القاعدة ذات الصلة
Philippines
Practice Relating to Rule 1. The Principle of Distinction between Civilians and Combatants
Section B. Attacks against combatants
The Soldier’s Rules (1989) of the Philippines requires soldiers to “fight only enemy combatants”. 
Philippines, Soldier’s Rules, in Handbook on Discipline, Annex C(I), General Headquarters, Armed Forces of the Philippines, Camp General Emilio Aguinaldo, Quezon City, 1989, § 2.
The Joint Circular on Adherence to IHL and Human Rights (1991) of the Philippines states:
When the use of armed force is inevitable, strict controls must be exercised to insure that only reasonable force necessary for mission accomplishment shall be taken and shall be directed only against hostile elements, not against civilians or non-combatants. 
Philippines, Implementation Guidelines for Presidential Memorandum Order No. 393, dated 9 September 1991, Directing the Armed Forces of the Philippines and the Philippines National Police to Reaffirm their Adherence to the Principles of Humanitarian Law and Human Rights in the Conduct of Security/Police Operations, Joint Circular Number 2-91, Department of National Defense, Department of Interior and Local Government, 1991, § (2)(a)(2).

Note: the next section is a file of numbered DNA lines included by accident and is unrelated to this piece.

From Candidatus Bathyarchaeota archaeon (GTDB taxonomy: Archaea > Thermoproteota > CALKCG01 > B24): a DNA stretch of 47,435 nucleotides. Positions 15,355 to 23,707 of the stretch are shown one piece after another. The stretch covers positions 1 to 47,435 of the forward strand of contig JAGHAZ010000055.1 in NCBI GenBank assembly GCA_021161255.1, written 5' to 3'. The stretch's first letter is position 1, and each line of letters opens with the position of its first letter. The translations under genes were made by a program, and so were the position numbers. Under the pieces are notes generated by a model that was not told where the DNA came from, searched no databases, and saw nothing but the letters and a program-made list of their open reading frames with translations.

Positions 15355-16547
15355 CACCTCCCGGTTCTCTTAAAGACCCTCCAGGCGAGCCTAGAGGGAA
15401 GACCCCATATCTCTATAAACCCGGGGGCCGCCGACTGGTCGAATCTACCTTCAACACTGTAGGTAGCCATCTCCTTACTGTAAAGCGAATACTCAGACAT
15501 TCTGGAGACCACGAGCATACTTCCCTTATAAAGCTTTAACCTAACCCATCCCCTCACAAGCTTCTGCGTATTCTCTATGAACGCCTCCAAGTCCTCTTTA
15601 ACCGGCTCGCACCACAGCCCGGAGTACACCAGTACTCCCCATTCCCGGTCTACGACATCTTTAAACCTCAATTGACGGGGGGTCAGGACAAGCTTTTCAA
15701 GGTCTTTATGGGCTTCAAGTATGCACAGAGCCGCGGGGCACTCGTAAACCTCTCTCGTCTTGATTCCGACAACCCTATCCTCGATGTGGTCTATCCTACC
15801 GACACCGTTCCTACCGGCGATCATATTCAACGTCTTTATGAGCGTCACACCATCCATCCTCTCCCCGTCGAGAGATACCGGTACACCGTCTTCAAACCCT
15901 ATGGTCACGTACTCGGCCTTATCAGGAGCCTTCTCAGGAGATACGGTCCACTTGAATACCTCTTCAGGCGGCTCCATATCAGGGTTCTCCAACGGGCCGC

The AFP Standing Rules of Engagement (2005) of the Philippines provides:
8. General Rules for the Correct Use of Force towards Mission Accomplishment
l. Once a force is declared hostile by appropriate authority, AFP [Armed Forces of the Philippines] units need not observe a hostile act or a demonstration of hostile intent before engaging that force. 
Philippines, AFP Standing Rules of Engagement, Armed Forces of the Philippines, General Headquarters, Office of the Chief of Staff, 1 December 2005, § 8(l).
The Philippine Army Soldier’s Handbook on Human Rights and International Humanitarian Law (2006) states: “By International Humanitarian Law, it is authorized to neutralize enemy forces by reasonable means while in combat.” 
Philippines, Philippine Army Soldier’s Handbook on Human Rights and International Humanitarian Law, A Practical Guide for Internal Security Operations, 2006, p. 59, § 4.